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Cities Back from the Edge: New Life for Downtown Paperback – January 27, 2000


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Product Details

  • Paperback: 376 pages
  • Publisher: Wiley; 1 edition (January 27, 2000)
  • Language: English
  • ISBN-10: 0471361240
  • ISBN-13: 978-0471361244
  • Product Dimensions: 7 x 1 x 10.1 inches
  • Shipping Weight: 1.4 pounds (View shipping rates and policies)
  • Average Customer Review: 4.6 out of 5 stars  See all reviews (10 customer reviews)
  • Amazon Best Sellers Rank: #1,688,858 in Books (See Top 100 in Books)

Editorial Reviews

Review

In Cities Back from the Edge, Gratz and Mintz offer a love song for the city...their volume, attractively packaged and richly illustrated, is really a cookbook for downtown revitalization. It turns out the most valuable contribution to urban understanding of the year isn't only a book, it's also a bumper sticker: Think globally, act locally."--The Wall Street Journal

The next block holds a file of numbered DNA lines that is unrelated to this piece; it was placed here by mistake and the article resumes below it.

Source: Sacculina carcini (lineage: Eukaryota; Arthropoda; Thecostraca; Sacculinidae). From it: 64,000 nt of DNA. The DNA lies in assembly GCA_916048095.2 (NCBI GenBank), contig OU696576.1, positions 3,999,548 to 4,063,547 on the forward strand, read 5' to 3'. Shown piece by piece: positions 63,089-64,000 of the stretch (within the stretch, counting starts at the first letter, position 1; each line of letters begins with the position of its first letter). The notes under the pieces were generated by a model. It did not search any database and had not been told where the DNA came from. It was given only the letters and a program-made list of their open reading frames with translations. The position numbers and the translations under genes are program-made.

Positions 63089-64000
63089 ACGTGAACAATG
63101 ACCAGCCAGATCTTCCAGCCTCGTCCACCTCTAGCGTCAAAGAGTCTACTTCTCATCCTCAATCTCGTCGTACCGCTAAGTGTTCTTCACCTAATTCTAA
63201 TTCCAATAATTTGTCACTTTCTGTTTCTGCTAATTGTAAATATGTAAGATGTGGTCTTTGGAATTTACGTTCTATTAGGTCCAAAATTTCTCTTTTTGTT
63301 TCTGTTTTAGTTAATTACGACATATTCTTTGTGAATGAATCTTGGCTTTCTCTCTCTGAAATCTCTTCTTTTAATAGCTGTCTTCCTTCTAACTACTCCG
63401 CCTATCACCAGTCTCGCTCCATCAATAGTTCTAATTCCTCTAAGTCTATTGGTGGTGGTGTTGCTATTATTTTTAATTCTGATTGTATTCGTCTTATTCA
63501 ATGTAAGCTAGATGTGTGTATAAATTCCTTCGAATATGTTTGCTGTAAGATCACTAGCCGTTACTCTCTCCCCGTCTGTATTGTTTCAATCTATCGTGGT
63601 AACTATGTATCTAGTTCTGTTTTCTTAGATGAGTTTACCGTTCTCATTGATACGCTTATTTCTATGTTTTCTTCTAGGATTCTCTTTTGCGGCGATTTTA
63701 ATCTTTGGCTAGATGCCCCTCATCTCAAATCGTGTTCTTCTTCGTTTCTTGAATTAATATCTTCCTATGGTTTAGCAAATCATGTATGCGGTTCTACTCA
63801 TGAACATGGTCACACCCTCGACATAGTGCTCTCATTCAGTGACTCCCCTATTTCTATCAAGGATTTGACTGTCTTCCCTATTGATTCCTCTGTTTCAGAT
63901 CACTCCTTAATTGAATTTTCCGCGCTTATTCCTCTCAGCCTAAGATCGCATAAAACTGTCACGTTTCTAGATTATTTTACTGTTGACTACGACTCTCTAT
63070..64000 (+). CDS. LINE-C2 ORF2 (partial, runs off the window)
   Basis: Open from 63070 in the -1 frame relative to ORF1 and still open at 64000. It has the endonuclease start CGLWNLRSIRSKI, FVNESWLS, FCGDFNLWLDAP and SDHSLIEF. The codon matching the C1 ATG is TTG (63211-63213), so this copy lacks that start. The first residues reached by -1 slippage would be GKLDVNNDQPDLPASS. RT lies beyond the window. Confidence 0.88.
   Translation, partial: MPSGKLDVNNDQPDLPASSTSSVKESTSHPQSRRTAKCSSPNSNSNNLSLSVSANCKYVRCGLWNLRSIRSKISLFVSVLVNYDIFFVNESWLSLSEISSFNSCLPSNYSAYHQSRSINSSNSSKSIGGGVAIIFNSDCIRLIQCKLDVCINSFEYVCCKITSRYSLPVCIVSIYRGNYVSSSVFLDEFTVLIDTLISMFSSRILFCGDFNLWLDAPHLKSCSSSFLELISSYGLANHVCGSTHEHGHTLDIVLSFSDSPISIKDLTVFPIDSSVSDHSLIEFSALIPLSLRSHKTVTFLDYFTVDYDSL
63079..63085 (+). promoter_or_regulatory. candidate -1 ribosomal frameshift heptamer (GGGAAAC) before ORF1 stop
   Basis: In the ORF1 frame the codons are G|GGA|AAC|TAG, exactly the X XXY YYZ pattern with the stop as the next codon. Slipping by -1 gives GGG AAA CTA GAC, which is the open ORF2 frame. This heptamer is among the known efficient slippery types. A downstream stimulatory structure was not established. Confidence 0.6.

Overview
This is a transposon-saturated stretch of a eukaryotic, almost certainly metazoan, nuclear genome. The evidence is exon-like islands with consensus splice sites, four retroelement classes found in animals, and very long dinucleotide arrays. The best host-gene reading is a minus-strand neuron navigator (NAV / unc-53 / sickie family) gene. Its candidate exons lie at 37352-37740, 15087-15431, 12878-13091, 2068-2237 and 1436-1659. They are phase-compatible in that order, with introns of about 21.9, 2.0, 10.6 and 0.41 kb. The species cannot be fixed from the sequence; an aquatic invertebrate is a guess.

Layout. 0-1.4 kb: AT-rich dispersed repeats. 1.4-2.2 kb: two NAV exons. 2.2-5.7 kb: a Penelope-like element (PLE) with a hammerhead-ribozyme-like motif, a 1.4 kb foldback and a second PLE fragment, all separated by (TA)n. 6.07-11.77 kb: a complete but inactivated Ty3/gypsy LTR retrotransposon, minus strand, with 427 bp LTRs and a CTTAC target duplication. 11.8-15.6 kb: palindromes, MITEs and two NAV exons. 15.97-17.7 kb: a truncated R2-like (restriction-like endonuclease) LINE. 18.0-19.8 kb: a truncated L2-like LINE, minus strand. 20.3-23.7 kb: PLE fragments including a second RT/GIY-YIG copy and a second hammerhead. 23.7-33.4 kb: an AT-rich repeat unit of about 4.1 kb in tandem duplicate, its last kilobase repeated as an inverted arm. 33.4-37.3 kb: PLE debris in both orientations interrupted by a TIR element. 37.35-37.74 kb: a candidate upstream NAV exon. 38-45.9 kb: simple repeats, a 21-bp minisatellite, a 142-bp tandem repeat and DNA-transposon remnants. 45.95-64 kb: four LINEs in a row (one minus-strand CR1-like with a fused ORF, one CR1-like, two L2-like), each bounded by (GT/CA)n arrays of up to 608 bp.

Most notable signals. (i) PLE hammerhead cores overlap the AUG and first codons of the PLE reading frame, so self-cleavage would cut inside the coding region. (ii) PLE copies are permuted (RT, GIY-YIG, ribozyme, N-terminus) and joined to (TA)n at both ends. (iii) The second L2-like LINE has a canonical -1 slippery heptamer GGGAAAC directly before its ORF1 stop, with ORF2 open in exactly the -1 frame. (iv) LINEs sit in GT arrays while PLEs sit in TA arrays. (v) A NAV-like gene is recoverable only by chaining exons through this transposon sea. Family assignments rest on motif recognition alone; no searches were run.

Cities Back From the Edge was featured again in The New York Times. Frank Rich writes, "In their new book persuasively arguing for less grandiose, more indigenous urban renewal, Roberta Brandes Gratz and Norman Mintz write that a 'collection of visitor attractions does not add up to a city' whether those attractions are cultural centers, convention centers, aquariums, stadiums or enclosed malls."--The New York Times

"...provides a fascinating insight into the US Urban Design scenario..." (Urban Design, Autumn 2001)

From the Publisher

Many of America's downtowns are coming alive--again--through redevelopment to sustain growth into the 21st century. This book chronicles stories of how dozens of communities, downtowns, neighborhoods, main streets and big city business districts have revitalized buildings and businesses. --This text refers to the Hardcover edition.

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Most Helpful Customer Reviews

9 of 9 people found the following review helpful By James Tortolano on November 26, 1998
Format: Hardcover